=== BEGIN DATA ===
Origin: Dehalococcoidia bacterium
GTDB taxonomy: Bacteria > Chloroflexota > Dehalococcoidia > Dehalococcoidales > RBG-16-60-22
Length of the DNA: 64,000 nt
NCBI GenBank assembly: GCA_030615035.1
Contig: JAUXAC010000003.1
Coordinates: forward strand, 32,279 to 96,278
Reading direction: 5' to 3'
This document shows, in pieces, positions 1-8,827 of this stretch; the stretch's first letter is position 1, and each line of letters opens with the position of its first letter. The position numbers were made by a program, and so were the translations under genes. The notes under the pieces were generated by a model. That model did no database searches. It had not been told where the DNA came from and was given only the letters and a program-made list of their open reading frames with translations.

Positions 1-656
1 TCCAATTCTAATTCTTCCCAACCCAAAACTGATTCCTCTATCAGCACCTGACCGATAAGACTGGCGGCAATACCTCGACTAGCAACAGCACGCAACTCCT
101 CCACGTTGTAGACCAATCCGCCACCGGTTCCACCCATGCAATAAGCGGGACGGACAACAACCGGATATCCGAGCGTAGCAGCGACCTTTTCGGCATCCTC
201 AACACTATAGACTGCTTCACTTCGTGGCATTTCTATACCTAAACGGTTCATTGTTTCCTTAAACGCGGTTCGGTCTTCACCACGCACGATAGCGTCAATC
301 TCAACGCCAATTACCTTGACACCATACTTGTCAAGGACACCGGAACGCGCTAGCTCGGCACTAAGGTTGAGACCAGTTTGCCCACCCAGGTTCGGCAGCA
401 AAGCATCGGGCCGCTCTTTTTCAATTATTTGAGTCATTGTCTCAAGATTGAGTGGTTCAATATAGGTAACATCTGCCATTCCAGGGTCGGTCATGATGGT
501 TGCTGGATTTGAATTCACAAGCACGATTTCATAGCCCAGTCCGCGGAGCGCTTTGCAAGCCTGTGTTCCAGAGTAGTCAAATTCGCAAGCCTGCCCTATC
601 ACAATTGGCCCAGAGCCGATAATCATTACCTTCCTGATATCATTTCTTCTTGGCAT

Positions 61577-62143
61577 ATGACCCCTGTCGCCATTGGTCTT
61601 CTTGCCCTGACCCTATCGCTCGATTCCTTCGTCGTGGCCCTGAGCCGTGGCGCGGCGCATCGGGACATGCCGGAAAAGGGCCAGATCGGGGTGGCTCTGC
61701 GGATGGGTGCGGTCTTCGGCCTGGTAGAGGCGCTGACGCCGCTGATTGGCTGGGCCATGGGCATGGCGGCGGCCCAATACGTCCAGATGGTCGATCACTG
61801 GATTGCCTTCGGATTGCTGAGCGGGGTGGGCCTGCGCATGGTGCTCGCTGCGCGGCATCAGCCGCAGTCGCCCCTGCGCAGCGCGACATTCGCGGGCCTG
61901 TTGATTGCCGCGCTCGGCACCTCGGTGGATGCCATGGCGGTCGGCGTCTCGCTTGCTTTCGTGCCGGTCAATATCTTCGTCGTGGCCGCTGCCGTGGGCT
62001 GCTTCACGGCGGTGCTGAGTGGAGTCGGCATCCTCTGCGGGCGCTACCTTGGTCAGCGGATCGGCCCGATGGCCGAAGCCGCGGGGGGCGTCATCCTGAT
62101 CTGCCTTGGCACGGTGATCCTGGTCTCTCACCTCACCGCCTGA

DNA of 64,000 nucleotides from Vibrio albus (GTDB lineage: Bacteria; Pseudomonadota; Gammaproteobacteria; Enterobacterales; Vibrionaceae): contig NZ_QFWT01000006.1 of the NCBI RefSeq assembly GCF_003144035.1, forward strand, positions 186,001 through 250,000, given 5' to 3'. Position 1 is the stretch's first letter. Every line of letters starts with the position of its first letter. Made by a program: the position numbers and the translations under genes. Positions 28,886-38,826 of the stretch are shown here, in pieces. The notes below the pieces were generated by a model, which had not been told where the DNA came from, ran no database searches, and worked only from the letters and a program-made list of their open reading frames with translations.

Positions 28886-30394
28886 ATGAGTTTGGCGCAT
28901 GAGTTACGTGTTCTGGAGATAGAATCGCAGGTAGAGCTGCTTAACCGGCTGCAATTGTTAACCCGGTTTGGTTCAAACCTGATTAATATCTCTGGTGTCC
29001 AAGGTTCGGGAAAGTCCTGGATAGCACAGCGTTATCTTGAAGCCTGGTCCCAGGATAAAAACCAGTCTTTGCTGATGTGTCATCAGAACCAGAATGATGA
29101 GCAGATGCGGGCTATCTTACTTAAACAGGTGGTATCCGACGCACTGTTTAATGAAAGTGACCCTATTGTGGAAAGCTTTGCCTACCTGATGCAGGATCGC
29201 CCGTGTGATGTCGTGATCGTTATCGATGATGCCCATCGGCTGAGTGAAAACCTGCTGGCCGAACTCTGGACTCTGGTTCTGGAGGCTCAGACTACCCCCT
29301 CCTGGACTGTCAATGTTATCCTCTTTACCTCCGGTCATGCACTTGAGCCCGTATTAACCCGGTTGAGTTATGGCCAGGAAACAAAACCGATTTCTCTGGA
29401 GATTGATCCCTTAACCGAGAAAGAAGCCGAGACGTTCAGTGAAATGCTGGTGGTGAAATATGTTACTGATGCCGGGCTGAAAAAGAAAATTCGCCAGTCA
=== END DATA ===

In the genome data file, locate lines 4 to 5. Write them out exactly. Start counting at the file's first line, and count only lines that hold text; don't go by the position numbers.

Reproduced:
NCBI GenBank assembly: GCA_030615035.1
Contig: JAUXAC010000003.1